In addition, prospective data on clofazimine treatment in humans are incredibly sparse — and that’s being generous. From an informational slide set provided by Novartis comes this summary table:

The first study on this slide gives us probably the strongest favorable data — not only does it have only 90 treated patients, but it’s also not randomized and retrospective.

The slide also includes this statement:

No properly designed randomized controlled trials (RCT) have been reported to evaluate the role of clofazimine in the treatment of NTM infections.

Agree 100%. And while there are numerous other published studies besides those on this table, most are case series, not comparative clinical trials.

One possible reason for the lack of good data is the heterogeneity of people who have NTM pulmonary infection, ranging from asymptomatic colonization to progressive, life-threatening disease. Plus there are hundreds of different NTMs, and they can infect other sites, not just the lung.

As a result, this is a very challenging disease to study prospectively. One ongoing clofazimine treatment study opened in 2016; it has a sample size of 102. It still has not been completed.

The end result of this knowledge gap on the efficacy of clofazimine was succinctly put by Dr. Cam Wolf, who wrote:

For these infections, it’s nigh on impossible to tell if clofazimine is the difference maker.


But this might change soon. There are other ongoing clinical trials of the drug, with the caveat that most of them involve tuberculosis, not the NTM we more often treat here.

Two randomized clinical trials of clofazimine for MAC in HIV found that clofazimine-treated participants had a higher mortality rate.

In people with advanced HIV disease and disseminated MAC, treatment with clarithromycin, ethambutol, and clofazimine was compared to clarithromycin and ethambutol alone. Mortality was 61% in the clofazimine three-drug group versus 38% in the two-drug group.

(Reminder, the pre-ART era in HIV was grim — and tragic.)

Baseline differences between the two groups, with higher levels of infection in the clofazimine recipients, could explain these unfortunate results — but it also could have been an adverse effect of clofazimine, which has in vitro anti-inflammatory and immunosuppressive effects on both T-cells and monocytes/neutrophils. Could that explain the negative results in this highly immunocompromised group?

A second study in a similar population compared a three-drug macrolide-containing treatment with a four-drug non-macrolide regimen with clofazimine; survival was longer in the former. In this trial, it’s hard to blame the clofazimine, since only the three-drug group received a macrolide, the most active drug for MAC.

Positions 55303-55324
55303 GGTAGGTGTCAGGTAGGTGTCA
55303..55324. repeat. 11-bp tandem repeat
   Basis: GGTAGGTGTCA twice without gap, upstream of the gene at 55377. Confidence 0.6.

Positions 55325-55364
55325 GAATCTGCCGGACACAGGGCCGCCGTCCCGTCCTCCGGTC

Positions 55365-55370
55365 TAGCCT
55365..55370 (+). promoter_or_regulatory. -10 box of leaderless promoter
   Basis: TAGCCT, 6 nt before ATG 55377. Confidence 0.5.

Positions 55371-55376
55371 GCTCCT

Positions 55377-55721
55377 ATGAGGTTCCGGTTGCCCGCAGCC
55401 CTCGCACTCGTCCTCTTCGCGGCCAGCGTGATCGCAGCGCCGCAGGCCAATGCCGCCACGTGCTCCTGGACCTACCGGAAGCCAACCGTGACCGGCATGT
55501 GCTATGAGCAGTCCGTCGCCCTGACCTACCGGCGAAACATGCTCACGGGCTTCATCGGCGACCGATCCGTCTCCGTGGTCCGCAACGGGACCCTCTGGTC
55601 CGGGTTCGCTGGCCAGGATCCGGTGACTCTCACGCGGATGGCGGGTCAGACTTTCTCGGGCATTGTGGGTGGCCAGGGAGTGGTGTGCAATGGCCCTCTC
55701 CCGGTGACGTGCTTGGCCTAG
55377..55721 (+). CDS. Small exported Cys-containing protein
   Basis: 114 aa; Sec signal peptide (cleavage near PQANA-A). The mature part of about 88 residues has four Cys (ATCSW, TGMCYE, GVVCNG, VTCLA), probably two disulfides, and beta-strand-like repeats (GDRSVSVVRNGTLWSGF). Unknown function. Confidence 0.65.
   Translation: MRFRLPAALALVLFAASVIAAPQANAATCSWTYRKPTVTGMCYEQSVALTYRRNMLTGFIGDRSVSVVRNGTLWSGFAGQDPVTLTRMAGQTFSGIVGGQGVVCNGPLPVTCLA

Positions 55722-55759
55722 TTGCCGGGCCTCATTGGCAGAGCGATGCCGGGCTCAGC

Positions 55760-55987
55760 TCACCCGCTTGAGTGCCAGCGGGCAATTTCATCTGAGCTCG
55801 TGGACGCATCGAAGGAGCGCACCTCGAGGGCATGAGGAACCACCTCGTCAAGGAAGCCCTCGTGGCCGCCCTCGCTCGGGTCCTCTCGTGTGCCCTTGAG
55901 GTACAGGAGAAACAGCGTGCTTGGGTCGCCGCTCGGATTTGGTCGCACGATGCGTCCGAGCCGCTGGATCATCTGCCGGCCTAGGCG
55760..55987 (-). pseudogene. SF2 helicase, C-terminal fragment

Limitations in these studies notwithstanding, we nonetheless generally avoid clofazimine in these very sick people with HIV.

How these discouraging study results inform the proper use of clofazimine in most patients with NTM infection treated today is anyone’s guess. Your typical pulmonary NTM infection case — not immunosuppressed, no dissemination — is worlds away from a person bacteremic with MAC, untreated HIV, and a CD4 cell count <50.

Still, it’s a concern.

We don’t know how it works.

That is, if it works.

But let’s assume it does. The two most commonly cited mechanisms are redox cycling and membrane destabilization and dysfunction. Not particularly strong in either biochemistry or molecular biology, I will share this erudite summary of the latter hypothesis from an excellent review:

This contention is based on the study by Baciu et al., who reported that cationic amphiphiles such as clofazimine partition rapidly to the polar–apolar region of the membrane, where, at physiological pH, the protonated groups on the drug catalyse the acid hydrolysis of the ester linkage of the phospholipid chains. The consequence is the production of a fatty acid and a lysophospholipid, both of which possess antimicrobial activity.

Those are sentences I never could have written. Fortunately, one doesn’t have to understand the mechanism of an antibiotic to use it.

Clofazimine has one common and very strange side effect — and a few others that are less common but very important.

The most famous side effect — or infamous, if you don’t like it — is skin darkening. It occurs in most people, is exposure-related, gradual in onset, and takes on a variety of different hues, from barely noticeable to quite dramatic.

For some, it’s quite flattering, if emulating sun exposure is the desired effect. “My friends all ask me where I’ve been this winter for my suntan,” said one of my patients, as Boston’s winter rays could never produce that warm glow. She likes it.

But for others, it just looks … strange. Watch out if you combine clofazimine with omadacycline (as we increasingly do with treatment of M. abscessus), and add a dose of strong summer sunshine. Covering arms and legs and wearing a broad-brimmed hat are both highly recommended! Fortunately, the skin darkening slowly wears off after the clofazimine is stopped.

Note that the darkening can occur in mucosa, conjunctiva, and body fluids too. Other skin side effects are excessive dryness and generalized pruritus. These dermatologic side effects could be one motivator behind the ongoing study of inhaled clofazimine, which presumably would avoid this toxicity.

Cases of torsades de pointes due to QT prolongation have been reported, as well as a serious syndrome of crystal deposition in intestinal mucosa, the liver, spleen, and lymph nodes. Suspect this crystal deposition problem if a patient on clofazimine develops worsening abdominal pain, and stop the drug immediately. Both the QT prolongation and the crystal deposition are more likely with higher doses.

So there you have it:  clofazimine in all it’s extraordinary weirdness, hope I’ve convinced you.